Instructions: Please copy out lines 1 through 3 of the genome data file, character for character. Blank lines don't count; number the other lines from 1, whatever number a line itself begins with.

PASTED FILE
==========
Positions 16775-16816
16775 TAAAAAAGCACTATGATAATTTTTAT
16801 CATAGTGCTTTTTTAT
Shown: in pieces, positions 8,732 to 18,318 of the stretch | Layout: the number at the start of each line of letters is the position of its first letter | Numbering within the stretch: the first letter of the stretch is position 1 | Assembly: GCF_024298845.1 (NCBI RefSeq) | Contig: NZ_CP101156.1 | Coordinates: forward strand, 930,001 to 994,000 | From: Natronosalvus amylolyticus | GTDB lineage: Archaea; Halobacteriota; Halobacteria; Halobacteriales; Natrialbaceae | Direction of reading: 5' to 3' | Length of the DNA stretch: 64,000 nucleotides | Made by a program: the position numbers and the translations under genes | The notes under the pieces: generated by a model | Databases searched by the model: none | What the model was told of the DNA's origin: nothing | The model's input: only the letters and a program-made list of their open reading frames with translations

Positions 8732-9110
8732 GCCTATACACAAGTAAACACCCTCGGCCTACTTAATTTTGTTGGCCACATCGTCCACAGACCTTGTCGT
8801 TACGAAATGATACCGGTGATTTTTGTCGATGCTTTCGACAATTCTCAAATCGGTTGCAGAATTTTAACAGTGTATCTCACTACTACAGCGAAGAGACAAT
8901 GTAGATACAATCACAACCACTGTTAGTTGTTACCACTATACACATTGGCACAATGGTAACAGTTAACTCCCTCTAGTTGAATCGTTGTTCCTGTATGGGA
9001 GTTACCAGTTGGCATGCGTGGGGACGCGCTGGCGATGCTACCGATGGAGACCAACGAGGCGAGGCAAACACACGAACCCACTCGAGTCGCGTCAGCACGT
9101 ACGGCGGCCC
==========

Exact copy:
Positions 16775-16816
16775 TAAAAAAGCACTATGATAATTTTTAT
16801 CATAGTGCTTTTTTAT